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Dunbar, Belhaven, Brewery Lane, Belhaven Brewery

Brewery (Period Unassigned)

Site Name Dunbar, Belhaven, Brewery Lane, Belhaven Brewery

Classification Brewery (Period Unassigned)

Canmore ID 57608

Site Number NT67NE 136

NGR NT 66562 78387

NGR Description Centred NT 66562 78387

Datum OSGB36 - NGR

Permalink http://canmore.org.uk/site/57608

Ordnance Survey licence number 100057073. All rights reserved.
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Administrative Areas

  • Council East Lothian
  • Parish Dunbar
  • Former Region Lothian
  • Former District East Lothian
  • Former County East Lothian

Archaeology Notes

NT67NE 136.00 centred 66562 78387

NT67NE 136.01 NT 66538 78328 Bottling plant

NT 665 783 A watching brief was undertaken in May 2002 at Belhaven Brewery during the excavation of foundations for a new warehouse development. The site had been surfaced to a depth of c 350mm with hardcore. Underlying this was a wide variety of discontinuous soils which had been extensively disturbed. Previous brewery activity was evidenced by a rich black peaty midden at a depth of c 700mm, comprising waste hops subsequent to the brewing process. This was overlain in part by a scatter of cobbles and a layer of redeposited clay. No archaeological features or deposits pre-dating the brewery were threatened by the development.

Report deposited in the NMRS.

Sponsor: John Thorburn (Construction) and Sons Ltd.

S Mitchell 2002.

The brewery of Messrs. Dudgeon and Co Ltd (Mr Hunter) contains structural remains of three periods, having originated in 1719 and been burned in 1814 and 1887. It is also suspected that at least one feature may be still earlier, as the site is believed to be have been occupied by the monks of May. Today, however, the whole plant is completely modernised, and it is consequently impossible to do more thn note a few items in isolation.

The main Beer Cellar is an original feature and part of the footings of its NW end survived the fires. The masonry is large, rough, red-sandtone rubble. Internally the cellar measures 55 feet 6 inches by 25 feet. Fron its SE end there are two small barrel-vaulted cellars, continuing the same axis; the SW one is 13 feet long, 10 feet 6 inches wide and from 5 feet 8 inches to 6 feet 3 inches high, the floor being of concrete and laid out on a slight slope. The interior is plastered and whitewashed, but the masonry of the vault seems to be rather rough. A door at the far end of this cellar leads to another , possibly of mediaeval date, on the same axis but wider and of different construction. This is now 19 feet 6 inches long, but its brick end suggests that it was originally longer; its width at the springing-end is 16 feet 6 inches and its present height 7 feet 3 inches. The walls are of large rubble, and the vault is very neatly made of small voussoir slabs. A chute 3 feet wide with an arched top 3 feet 6 inches above its sill slopse down through the lower part of the vault on the SW side, its outer end being blocked.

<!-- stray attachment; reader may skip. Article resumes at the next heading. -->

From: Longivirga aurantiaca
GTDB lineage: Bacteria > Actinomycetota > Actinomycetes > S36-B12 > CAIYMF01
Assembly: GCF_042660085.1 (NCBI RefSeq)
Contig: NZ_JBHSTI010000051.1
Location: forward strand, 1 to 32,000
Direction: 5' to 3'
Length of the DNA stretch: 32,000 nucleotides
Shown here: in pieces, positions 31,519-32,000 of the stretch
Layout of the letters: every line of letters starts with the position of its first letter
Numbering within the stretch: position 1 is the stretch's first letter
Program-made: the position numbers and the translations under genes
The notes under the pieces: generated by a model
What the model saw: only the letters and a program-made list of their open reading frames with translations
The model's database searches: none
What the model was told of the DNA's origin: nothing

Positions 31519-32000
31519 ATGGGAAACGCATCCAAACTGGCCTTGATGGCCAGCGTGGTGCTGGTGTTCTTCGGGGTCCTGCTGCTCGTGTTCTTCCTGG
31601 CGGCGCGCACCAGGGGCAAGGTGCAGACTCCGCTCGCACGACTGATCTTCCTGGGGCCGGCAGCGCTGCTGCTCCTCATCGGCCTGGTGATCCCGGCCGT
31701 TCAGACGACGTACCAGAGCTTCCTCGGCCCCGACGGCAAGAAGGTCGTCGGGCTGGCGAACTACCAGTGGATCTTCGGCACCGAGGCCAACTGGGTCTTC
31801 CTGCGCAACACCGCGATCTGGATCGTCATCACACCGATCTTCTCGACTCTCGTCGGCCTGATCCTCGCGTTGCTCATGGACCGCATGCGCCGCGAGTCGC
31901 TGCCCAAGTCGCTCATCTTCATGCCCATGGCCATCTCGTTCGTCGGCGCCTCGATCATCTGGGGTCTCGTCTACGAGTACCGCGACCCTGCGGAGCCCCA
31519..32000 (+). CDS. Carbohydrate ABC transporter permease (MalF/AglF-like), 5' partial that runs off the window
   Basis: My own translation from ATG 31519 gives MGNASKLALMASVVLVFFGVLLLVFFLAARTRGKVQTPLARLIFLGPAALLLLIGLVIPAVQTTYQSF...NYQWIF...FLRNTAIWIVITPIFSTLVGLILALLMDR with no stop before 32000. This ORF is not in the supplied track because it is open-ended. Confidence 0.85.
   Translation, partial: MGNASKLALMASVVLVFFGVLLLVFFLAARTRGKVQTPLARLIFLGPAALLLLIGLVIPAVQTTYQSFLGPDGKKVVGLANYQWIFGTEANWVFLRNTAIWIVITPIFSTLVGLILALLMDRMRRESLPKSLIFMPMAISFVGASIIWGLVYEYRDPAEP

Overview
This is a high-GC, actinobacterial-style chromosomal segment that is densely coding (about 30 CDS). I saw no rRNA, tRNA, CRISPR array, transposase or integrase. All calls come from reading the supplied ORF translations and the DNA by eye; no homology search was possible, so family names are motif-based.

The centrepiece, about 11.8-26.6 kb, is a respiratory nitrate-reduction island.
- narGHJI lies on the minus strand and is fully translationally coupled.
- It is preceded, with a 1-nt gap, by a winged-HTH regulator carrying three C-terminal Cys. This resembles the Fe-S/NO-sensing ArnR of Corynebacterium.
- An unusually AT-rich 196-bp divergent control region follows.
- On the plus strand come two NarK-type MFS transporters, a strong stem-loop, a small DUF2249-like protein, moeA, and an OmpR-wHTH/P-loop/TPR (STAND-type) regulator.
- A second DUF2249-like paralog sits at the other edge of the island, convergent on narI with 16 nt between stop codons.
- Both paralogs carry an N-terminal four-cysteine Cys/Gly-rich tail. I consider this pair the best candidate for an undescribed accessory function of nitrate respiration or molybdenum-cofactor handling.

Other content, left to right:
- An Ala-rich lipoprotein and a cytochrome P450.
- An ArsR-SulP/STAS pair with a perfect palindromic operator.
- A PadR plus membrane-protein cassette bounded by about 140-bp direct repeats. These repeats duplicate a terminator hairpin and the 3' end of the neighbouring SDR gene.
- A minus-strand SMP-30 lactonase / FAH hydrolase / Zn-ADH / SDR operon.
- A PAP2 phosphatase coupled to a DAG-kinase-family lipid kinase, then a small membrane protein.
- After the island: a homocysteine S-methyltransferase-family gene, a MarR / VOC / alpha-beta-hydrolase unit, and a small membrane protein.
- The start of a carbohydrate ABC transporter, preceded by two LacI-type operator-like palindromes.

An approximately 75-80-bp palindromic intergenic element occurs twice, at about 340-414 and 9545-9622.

Elsewhere in the complex is a brick chimney intaken from a squre masonry base, and it is believed to date from 1887. It is round, and bound with iron bands in four places; short of the top there is a string-course and at the top, a moulded cornice.

A Graham 1965-6, visited 25 August 1965.

Activities

Publication Account (1966)

The brewery of Messrs. Dudgeon and Co Ltd (Mr Hunter) contains structural remains of three periods, having originated in 1719 and been burned in 1814 and 1887. It is also suspected that at least one feature may be still earlier, as the site is believed to be have been occupied by the monks of May. Today, however, the whole plant is completely modernised, and it is consequently impossible to do more thn note a few items in isolation.

The main Beer Cellar is an original feature and part of the footings of its NW end survived the fires. The masonry is large, rough, red-sandtone rubble. Internally the cellar measures 55 feet 6 inches by 25 feet. Fron its SE end there are two small barrel-vaulted cellars, continuing the same axis; the SW one is 13 feet long, 10 feet 6 inches wide and from 5 feet 8 inches to 6 feet 3 inches high, the floor being of concrete and laid out on a slight slope. The interior is plastered and whitewashed, but the masonry of the vault seems to be rather rough. A door at the far end of this cellar leads to another , possibly of mediaeval date, on the same axis but wider and of different construction. This is now 19 feet 6 inches long, but its brick end suggests that it was originally longer; its width at the springing-end is 16 feet 6 inches and its present height 7 feet 3 inches. The walls are of large rubble, and the vault is very neatly made of small voussoir slabs. A chute 3 feet wide with an arched top 3 feet 6 inches above its sill slopse down through the lower part of the vault on the SW side, its outer end being blocked.

Elsewhere in the complex is a brick chimney intaken from a squre masonry base, and it is believed to date from 1887. It is round, and bound with iron bands in four places; short of the top there is a string-course and at the top, a moulded cornice. Visited 25 August 1965.

A Graham 1965-6.

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